Though engineered for the delectation of boys who are too old for Hot Wheels and too young for learner's permits, Knight Rider (NBC, Wednesdays at 8 p.m. ET) arrives tricked out with just enough eccentricity to avoid utterly craven stupidity. That level of near-competence is perhaps all we can expect from NBC, given the network's recent record of reviving vintage TV. Last year, someone over there took Bionic Woman—which began its brief life as the best new show of the season: tense, menacing, existential, and foxy—and sucked all the bio- out of it within three episodes. "They did something really dumb with that show," Bill Carter observed to Charlie Rose that fall. "They decided that the pilot was too dark, and they made it as pedestrian as they could." There is no danger of NBC's repeating that mistake: Knight Rider, a sequel to the 1980s hit about the crime-fighting, sentient car, first returned a few months back as a TV movie—a "backdoor pilot" in industry jargon. Nothing else they come up with could possibly be more pedestrian than that backdoor pilot.
So if you're looking to see the sci-fi Cheese Whiz of your youth transformed into something compelling, then you're probably already watching Battlestar Galactica. The new Knight Rider, meanwhile, has less gravity than the old Knight Rider. One actually longs for the presence of David Hasselhoff, who played hero Michael Knight in the original. The distinctively animal weirdness of the hirsute Hoff has been replaced by the square-jawed humanoid blandness of someone or other.
The role of the car's voice (once drolly phonated by William Daniels, with some of Trevor Howard's clipped superiority and just a touch of C-3PO's fussiness) has fallen to Val Kilmer, who makes his intelligence sound eerily artificial: Just because the car, KITT, is more congenial than HAL 9000 doesn't make him any less chilling, and Kilmer's too much a Method actor to consider playing it for camp. (His voice keeps a straight face, almost a saving grace.) The show replaces the original's Pontiac Trans Am with an indestructible Mustang also capable of transforming into other vehicles found on the lot of your local Ford dealer.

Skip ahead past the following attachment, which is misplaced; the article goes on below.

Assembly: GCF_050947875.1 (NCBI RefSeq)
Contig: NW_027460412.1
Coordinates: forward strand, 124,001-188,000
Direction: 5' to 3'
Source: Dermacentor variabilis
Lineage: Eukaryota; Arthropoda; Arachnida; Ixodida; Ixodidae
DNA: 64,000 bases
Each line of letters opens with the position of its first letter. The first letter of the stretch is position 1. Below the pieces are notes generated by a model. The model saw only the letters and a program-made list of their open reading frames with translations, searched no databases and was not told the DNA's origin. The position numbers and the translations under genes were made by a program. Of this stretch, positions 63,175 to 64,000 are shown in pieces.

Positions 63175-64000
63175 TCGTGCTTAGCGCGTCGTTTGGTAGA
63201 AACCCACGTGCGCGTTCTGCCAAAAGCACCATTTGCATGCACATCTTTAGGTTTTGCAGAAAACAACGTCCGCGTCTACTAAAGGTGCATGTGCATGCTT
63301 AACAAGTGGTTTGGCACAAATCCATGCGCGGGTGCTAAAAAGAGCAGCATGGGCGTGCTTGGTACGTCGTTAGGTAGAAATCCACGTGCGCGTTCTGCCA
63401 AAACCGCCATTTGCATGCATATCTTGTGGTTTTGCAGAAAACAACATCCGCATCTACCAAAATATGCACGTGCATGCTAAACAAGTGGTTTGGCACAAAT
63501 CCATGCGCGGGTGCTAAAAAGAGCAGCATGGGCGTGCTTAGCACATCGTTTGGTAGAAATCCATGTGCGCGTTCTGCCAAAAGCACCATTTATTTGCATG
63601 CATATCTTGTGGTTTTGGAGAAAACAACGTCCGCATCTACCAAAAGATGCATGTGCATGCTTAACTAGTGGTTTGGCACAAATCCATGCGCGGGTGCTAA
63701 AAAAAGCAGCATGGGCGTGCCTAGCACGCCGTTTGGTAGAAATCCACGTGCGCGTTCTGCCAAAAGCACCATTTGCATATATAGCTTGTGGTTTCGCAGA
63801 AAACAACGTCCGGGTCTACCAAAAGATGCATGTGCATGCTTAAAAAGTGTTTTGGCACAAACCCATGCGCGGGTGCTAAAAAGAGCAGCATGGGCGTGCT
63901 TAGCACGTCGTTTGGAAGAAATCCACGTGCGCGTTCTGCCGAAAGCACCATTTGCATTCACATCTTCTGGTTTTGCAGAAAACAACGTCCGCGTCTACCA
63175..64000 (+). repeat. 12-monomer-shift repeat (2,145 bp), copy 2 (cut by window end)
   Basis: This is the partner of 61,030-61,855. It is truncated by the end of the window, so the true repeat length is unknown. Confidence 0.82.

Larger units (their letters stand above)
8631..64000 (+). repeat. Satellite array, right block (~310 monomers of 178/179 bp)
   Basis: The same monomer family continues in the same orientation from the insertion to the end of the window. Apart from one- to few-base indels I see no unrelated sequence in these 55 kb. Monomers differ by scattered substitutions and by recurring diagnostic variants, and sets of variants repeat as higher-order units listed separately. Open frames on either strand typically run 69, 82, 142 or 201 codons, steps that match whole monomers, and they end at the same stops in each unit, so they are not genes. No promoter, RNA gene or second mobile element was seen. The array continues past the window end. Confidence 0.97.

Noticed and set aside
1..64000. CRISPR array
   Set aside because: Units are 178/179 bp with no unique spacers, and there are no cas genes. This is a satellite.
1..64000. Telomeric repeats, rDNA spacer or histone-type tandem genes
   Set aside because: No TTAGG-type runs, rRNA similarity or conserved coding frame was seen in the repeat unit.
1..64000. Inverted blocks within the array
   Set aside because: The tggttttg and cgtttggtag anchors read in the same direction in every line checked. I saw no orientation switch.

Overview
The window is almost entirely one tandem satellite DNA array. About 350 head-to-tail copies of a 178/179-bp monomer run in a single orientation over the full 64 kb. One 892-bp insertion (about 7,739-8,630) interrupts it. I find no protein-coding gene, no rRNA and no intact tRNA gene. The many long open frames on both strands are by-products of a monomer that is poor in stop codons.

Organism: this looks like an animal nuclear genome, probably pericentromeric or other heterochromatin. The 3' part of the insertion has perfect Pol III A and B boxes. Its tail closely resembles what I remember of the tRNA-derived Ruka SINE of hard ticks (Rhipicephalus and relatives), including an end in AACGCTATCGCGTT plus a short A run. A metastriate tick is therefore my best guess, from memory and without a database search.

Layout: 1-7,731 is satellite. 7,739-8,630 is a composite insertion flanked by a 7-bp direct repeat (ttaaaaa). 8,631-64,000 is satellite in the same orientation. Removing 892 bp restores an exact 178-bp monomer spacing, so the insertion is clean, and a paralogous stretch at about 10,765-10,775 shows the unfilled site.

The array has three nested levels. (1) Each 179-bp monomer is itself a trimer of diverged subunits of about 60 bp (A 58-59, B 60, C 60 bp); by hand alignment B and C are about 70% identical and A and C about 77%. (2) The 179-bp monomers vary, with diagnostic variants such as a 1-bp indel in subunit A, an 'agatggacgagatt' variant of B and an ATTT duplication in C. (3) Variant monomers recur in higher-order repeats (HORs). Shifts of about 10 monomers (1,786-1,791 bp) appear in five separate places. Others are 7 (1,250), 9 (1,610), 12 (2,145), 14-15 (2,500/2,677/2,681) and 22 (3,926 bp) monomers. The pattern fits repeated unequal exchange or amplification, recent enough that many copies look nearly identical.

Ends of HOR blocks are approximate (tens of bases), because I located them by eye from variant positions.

Further, the new Knight Rider discards the vigilante Western mood of the Reagan-era original in favor of fashionably careering through the world of surveillance as presented by Alias, 24, and the Bourne films. (Doug Liman, who directed The Bourne Identity and also, damningly, Mr. & Mrs. Smith, is an executive producer, so let's credit him with bringing some kiddie-ride zing to the proceeding.) There's some counterfeit James Bond in there, too: KITT is like a career-topping gadget by Q, and he tends to speak to the new Michael Knight in tones as reproving as M's. Near the opening of the first regular episode, while the evening-suited hero is racing around inside a party at "Foreign Consulate, U.S.A.," the car chides him through his earpiece: "You would probably move faster if you ate a healthy diet, decreased your alcohol intake, and reduced the extracurricular activity with your lady friends." Just don't tell the post-Hot Wheels crowd that the Ian Fleming creation that Knight Rider most closely resembles—in its raison d'être prop, yes, but also its general level of sophistication—is Chitty Chitty Bang Bang.
Beyond his special friendship with his motorized steed, Michael Knight has human colleagues, who sit in front of fancy computer screens wearing tank tops and bantering and plotting who-knows-what. (After Alias, spy shows no longer feel obliged to make sense, and obscurity is embraced as a virtue.) He has a love interest, Sarah, the daughter of KITT's inventor. Sarah has long hair, gray eyes, and classy taste in underwear, as we discover in a scene where KITT absorbs a hit from a heat-seeking missile and then motors around for a very long time engulfed in the flames of "an advanced form of napalm." But Knight also has an old flame he doesn't even remember—something about black ops, French-kissing in Beirut, multiple-personality disorder, maybe, as if it matters. The main thing is that the mystery woman vrooms onto the scene exactly like a Russ Meyers supervixen; then cuts off another character's thumb in order to obtain a sample of his DNA; and then carries the thumb, in a transparent jar, into an exceedingly phony stand-in for a Washington, D.C., Metro station. Would a swab of the cheek have been too simple for Knight Rider's tastes? But that's the wrong question: Taste isn't an issue here.